I've been pretty much keeping to my riding schedule - Pie and Red get ridden from Sundays through Thursday (and Red gets a lunge session on Friday to check the progress of his soundness), and Dawn gets ridden from Saturday through Wednesday. If you do the math, that means each horse gets ridden 5 days a week, with two days off, and due to the schedule only Dawn gets ridden on Saturday and we all get a day off on Friday. Some weeks that doesn't work, due to farrier, vet, dentist or chiro visits, or due to the (very few) other things I have going on, but mostly that's the schedule we keep to. All three horses, and especially me - it's improvement in how I ride that really determines if/when they improve - benefit from our regular schedule. Dawn usually gets ridden early in the morning when there are few people around - she benefits from few horses in the ring (she is aggressive - pinning ears and threatening to kick) and I'm not looking to try to change that. She's also a horse who takes my full concentration (not that the others don't deserve that too), and an empty ring makes that easier. After I turn her back out, I usually walk out to say hi to the boys - I find that greeting my horses when I'm not going to bring them in to ride improves our relationships. Both Red and Pie usually walk right up to me for some conversation and scratches - I never feed treats so they're just saying hi.
Dawn and I have had four really excellent rides in a row this week. Her canter work is really getting good - her transitions (walk/canter and trot/canter, and canter/trot) are prompt and soft. We're getting very good consistency at the canter, in terms of candence, bend and softness, and even when she gets a bit worked up and loses her softness, I just go with her and she quickly comes back - the brilliance and forward never leaves, but we're able to also get some relaxation with that, which is our big challenge. With her, I just have to stay soft and let her move until she settles, making sure to keep contact that's soft and following. I love riding her - she shows me exactly what I'm doing well, and what I'm not, every single ride - she's my "guardian".
Pie is working better and better. We've had a series of very nice walk/trot/canter rides, with a mix of work in the indoor and outside in the pastures. His softness and forward at the trot are very consistent now, and his small circle work is really excellent. The two big things we've achieved this week are in connection with pasture riding and also his indoor canter work. His canter work is really improving - his departures are prompt and accurate, and his ability to sustain the canter, and circle and make corners with a proper bend and without falling in, are really improving. His softness on the left lead is pretty close to completely consistent, and the right lead is improving rapidly. We've been going up to a flat area in the pastures a couple hundred yards from the barn, and using this area to work in, and have also made expeditions by ourselves much farther out in the pastures - this area will be good to work in once there's snow on the ground. He always heads back to the barn in a relaxed manner on a loose rein.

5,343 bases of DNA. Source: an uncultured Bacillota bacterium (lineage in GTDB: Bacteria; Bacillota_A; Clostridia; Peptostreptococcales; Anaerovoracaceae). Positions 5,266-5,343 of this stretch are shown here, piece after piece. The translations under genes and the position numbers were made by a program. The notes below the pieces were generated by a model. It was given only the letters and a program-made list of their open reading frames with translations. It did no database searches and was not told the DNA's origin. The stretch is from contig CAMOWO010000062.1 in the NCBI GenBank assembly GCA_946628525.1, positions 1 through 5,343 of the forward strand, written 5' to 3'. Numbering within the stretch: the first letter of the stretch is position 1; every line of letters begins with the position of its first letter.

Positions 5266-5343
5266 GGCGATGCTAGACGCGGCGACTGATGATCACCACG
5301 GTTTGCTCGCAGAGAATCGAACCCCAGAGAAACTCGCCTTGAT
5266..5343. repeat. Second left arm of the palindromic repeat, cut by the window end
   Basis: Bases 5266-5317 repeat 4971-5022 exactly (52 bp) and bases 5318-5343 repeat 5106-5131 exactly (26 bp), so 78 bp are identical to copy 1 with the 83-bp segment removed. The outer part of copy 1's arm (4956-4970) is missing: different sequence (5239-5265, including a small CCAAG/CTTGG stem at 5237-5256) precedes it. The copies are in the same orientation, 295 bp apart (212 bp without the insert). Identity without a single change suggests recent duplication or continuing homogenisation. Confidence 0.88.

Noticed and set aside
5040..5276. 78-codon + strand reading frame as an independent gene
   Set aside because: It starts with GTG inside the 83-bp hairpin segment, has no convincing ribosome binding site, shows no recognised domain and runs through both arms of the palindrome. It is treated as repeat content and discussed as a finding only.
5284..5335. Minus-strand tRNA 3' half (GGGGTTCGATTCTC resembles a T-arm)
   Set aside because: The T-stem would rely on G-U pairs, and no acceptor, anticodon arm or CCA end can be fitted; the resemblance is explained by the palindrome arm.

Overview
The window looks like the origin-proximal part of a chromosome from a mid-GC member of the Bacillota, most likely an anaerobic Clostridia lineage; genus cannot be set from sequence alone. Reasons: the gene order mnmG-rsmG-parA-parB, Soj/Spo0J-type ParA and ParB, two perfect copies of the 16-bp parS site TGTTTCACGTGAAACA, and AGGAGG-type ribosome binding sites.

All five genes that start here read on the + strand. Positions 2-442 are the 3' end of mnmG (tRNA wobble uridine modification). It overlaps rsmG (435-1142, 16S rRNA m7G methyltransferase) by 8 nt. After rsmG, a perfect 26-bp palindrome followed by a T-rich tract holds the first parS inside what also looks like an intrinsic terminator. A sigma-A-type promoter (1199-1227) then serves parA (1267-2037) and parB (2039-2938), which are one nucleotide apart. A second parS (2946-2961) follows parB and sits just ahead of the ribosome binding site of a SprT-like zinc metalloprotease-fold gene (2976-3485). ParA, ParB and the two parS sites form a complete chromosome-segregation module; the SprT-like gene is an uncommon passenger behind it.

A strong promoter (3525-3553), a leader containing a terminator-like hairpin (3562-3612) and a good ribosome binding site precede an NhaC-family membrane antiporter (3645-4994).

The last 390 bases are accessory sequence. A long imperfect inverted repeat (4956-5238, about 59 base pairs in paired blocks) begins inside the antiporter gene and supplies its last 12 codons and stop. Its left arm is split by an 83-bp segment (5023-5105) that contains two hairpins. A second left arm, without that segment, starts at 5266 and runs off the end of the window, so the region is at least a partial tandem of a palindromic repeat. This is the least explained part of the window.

Red and I have been continuing our walking rides. We've been doing some things to liven up our rides - poles and cone work. His softness and responsiveness, and his tracking up in small circles, are continuing to improve. We've been taking some pasture expeditions for variety, either with or without other horses - going up and down the hills is very good for him and he is coping well with the steep grades - he motors up the uphills and walks downhill without any toe dragging. Today we were out as things were getting dark, and he motored around on loose contact with excellent responsiveness - we do lots of circles and figures up and down the terrain. It's also hard not to feel a lot of affection for him - he nickers almost every time he sees me, even though he never gets any treats, and when I open his stall door he stuffs his had into the halter, he's so eager to get out and do something. I think all this walk work we're having to do will prove to be a blessing in disguise - it's going to give us a very solid foundation. Today one of the trainers brought a horse in from the geldings' pasture and Red and Pie following the horse to the gate, and another boarder was watching. She said that Red and Pie galloped back out to the pasture, and that Red showed no signs of unsoundness at all as he galloped away at high speed. Interestingly enough, Red today demanded a very thorough massage of his hindquarters muscles, by practically pinning me against a wall to tell me what he needed. I judge by whether he moves toward or away from me what he needs - he's very good about letting me know exactly what he needs, since he now knows that I listen.
I'm delighted with all my three horses and they're working very hard to make me a better rider and horseperson.